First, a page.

Description: Testimony issued by the Government Accountability Office with an abstract that begins "After the Small Business Administration (SBA) was widely criticized for its performance following the 2005 Gulf Coast hurricanes, the agency took steps to reform its Disaster Loan Program. Congress also enacted the Small Business Disaster Response and Loan Improvements Act of 2008 (Act), which places new requirements on SBA to better ensure it is prepared to respond to catastrophic disasters. This testimony discusses SBA's progress in addressing certain requirements of the Act and recommendations in a 2009 GAO report to improve the Disaster Loan Program. In completing this statement, GAO reviewed and updated, as appropriate, the July 2009 report, Small Business Administration: Additional Steps Should Be Taken to Address Reforms to the Disaster Loan Program and Improve the Application Process for Future Disasters (GAO-09-755). In that report, GAO recommended that SBA should fulfill the Act's region-specific marketing and outreach requirements; complete its annual report to Congress; issue an updated Disaster Recovery Plan; develop an implementation plan for remaining requirements; and develop procedures to further improve the application process for the Disaster Loan Program. SBA generally agreed with the recommendations and stated the agency's plan to incorporate them into its ongoing efforts to implement the Act and improve the application process."
Date: November 30, 2011
Creator: United States. Government Accountability Office.
Partner: UNT Libraries Government Documents Department

Small Business Administration: 7(a) Program's General Characteristics and Summary of Issues

Description: Correspondence issued by the General Accounting Office with an abstract that begins "Pursuant to a congressional request, GAO reviewed the Small Business Administration's (SBA) 7(a) General Business Loan Program, focusing on: (1) the general characteristics of the 7(a) program, including how the program operates; (2) certain issues, such as the lack of coordinated lender oversight, that have been identified in recent studies and reports on the program; and (3) how SBA has responded to these issues."
Date: May 26, 2000
Creator: United States. General Accounting Office.
Partner: UNT Libraries Government Documents Department

Small Business Administration: Section 7(a) General Business Loans Credit Subsidy Estimates

Description: Correspondence issued by the General Accounting Office with an abstract that begins "The process and types of data the Small Business Administration (SBA) uses to estimate the subsidy cost of the 7(a)General Business Loan Program are generally reasonable and comply with existing Office of Management and Budget guidance. GAO's review of actual and originally estimated defaults and recoveries showed that, on a cumulative basis since 1992, defaults were overestimated by approximately $2 billion and recoveries were overestimated by approximately $450 million. During this same period, SBA overestimated the cost of the 7(a) program by $958 million as evidenced from a trend of downward reestimates. The majority of these downward reestimates can be attributed to the overestimate of defaults. For those loan guarantees approved from fiscal years 1992 through 1997, GAO was unable to determine the specific reason for the overestimate of defaults primarily because the basis SBA used for the estimated default rate for these years was not documented. During this period reestimates account for approximately 84 percent of the total $958 million reestimate. SBA began using its current methodology in 1998. Under this method, high default rates associated with loan guarantees approved in fiscal years 1986 through 1990 contributed to the difference between estimated and actual defaults for loan guarantees approved from 1998 through 2000. SBA has proposed to the Office of Management and Budget another methodology that uses the five most recent years of actual loan performance prior to each activity year being estimated--referred to as the lookback period--rather than the current approach. The proposed method would be more sensitive to fluctuations in economic conditions or changes in program delivery or design because it uses a shorter lookback period. The benefit of this approach is that, in a continuing stable economy, the original subsidy cost estimate would be ...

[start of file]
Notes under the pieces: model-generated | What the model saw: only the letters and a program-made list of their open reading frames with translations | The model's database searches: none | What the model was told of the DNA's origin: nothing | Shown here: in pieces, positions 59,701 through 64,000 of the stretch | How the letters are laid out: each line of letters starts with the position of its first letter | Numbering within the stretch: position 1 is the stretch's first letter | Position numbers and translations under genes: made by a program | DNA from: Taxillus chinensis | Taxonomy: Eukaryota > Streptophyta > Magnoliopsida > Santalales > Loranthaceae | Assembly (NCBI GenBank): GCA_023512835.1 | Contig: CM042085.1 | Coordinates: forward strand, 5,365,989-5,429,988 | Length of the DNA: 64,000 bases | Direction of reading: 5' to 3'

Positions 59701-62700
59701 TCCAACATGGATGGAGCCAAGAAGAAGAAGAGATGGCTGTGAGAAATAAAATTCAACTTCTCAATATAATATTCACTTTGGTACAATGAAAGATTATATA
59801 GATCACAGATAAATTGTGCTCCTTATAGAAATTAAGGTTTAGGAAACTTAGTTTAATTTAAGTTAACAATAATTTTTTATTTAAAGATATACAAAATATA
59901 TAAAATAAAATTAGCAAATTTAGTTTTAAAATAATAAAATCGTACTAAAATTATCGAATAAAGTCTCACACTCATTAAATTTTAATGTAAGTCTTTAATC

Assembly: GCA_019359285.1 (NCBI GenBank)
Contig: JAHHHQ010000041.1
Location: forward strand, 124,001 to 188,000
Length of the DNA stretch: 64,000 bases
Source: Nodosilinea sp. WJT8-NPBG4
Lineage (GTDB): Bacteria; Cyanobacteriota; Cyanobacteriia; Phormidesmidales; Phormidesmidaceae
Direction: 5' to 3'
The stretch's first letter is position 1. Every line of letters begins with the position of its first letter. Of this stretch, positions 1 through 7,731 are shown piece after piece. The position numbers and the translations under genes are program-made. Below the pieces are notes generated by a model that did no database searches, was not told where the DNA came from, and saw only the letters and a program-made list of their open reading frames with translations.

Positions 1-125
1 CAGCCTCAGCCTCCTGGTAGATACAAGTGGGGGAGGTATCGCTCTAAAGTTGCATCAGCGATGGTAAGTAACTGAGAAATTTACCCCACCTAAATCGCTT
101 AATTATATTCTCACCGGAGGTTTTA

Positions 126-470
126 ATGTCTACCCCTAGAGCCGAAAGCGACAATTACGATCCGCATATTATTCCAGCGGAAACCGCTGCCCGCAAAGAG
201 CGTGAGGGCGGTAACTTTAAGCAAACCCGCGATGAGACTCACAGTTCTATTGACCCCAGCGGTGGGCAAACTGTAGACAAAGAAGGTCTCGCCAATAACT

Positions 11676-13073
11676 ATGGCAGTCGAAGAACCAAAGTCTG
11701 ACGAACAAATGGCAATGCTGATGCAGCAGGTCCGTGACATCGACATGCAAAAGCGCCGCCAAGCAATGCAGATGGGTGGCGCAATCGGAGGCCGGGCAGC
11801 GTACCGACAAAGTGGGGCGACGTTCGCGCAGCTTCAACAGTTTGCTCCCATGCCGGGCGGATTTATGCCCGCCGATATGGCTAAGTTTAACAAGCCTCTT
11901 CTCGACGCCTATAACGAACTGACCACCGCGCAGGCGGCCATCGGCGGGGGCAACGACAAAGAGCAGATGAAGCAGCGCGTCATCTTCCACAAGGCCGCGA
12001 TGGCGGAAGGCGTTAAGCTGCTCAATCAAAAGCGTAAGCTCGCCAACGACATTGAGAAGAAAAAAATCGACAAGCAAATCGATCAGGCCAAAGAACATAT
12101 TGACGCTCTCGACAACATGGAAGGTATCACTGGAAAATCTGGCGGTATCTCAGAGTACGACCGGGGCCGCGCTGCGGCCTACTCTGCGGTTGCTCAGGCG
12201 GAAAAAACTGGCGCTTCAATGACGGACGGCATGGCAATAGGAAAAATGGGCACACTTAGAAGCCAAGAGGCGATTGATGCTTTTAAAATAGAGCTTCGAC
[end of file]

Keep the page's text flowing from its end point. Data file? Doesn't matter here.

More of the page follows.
Date: August 21, 2001
Creator: United States. General Accounting Office.
Partner: UNT Libraries Government Documents Department

Small Business Administration: Status of Mandated Planning for Loan Monitoring System

Description: Correspondence issued by the General Accounting Office with an abstract that begins "Pursuant to a congressional request, GAO provided information on the status of the Small Business Administration's (SBA) efforts to complete the mandated planning actions for the development of its loan monitoring system."